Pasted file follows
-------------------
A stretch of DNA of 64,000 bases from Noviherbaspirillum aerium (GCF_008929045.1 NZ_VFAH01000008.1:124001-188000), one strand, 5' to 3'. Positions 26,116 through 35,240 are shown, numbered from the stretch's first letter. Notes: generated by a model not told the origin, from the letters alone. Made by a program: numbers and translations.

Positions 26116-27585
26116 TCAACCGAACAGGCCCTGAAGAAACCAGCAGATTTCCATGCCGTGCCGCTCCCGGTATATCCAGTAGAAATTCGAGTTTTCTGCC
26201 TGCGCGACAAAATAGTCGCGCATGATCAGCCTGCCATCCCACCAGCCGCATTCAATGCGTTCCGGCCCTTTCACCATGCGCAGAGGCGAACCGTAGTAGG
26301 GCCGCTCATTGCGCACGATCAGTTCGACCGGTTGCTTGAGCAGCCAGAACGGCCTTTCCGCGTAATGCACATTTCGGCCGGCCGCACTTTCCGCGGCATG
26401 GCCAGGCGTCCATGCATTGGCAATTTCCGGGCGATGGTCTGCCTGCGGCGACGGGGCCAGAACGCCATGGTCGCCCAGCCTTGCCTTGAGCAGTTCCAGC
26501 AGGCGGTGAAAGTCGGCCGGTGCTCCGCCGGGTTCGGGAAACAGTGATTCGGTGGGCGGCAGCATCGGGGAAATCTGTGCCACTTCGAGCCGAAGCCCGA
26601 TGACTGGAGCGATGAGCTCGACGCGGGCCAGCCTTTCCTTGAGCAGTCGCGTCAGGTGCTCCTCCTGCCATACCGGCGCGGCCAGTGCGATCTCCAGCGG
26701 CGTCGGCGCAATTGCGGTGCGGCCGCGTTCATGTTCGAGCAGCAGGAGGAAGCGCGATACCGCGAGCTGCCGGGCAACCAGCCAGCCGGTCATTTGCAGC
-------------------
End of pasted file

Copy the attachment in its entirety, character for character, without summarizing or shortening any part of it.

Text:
A stretch of DNA of 64,000 bases from Noviherbaspirillum aerium (GCF_008929045.1 NZ_VFAH01000008.1:124001-188000), one strand, 5' to 3'. Positions 26,116 through 35,240 are shown, numbered from the stretch's first letter. Notes: generated by a model not told the origin, from the letters alone. Made by a program: numbers and translations.

Positions 26116-27585
26116 TCAACCGAACAGGCCCTGAAGAAACCAGCAGATTTCCATGCCGTGCCGCTCCCGGTATATCCAGTAGAAATTCGAGTTTTCTGCC
26201 TGCGCGACAAAATAGTCGCGCATGATCAGCCTGCCATCCCACCAGCCGCATTCAATGCGTTCCGGCCCTTTCACCATGCGCAGAGGCGAACCGTAGTAGG
26301 GCCGCTCATTGCGCACGATCAGTTCGACCGGTTGCTTGAGCAGCCAGAACGGCCTTTCCGCGTAATGCACATTTCGGCCGGCCGCACTTTCCGCGGCATG
26401 GCCAGGCGTCCATGCATTGGCAATTTCCGGGCGATGGTCTGCCTGCGGCGACGGGGCCAGAACGCCATGGTCGCCCAGCCTTGCCTTGAGCAGTTCCAGC
26501 AGGCGGTGAAAGTCGGCCGGTGCTCCGCCGGGTTCGGGAAACAGTGATTCGGTGGGCGGCAGCATCGGGGAAATCTGTGCCACTTCGAGCCGAAGCCCGA
26601 TGACTGGAGCGATGAGCTCGACGCGGGCCAGCCTTTCCTTGAGCAGTCGCGTCAGGTGCTCCTCCTGCCATACCGGCGCGGCCAGTGCGATCTCCAGCGG
26701 CGTCGGCGCAATTGCGGTGCGGCCGCGTTCATGTTCGAGCAGCAGGAGGAAGCGCGATACCGCGAGCTGCCGGGCAACCAGCCAGCCGGTCATTTGCAGC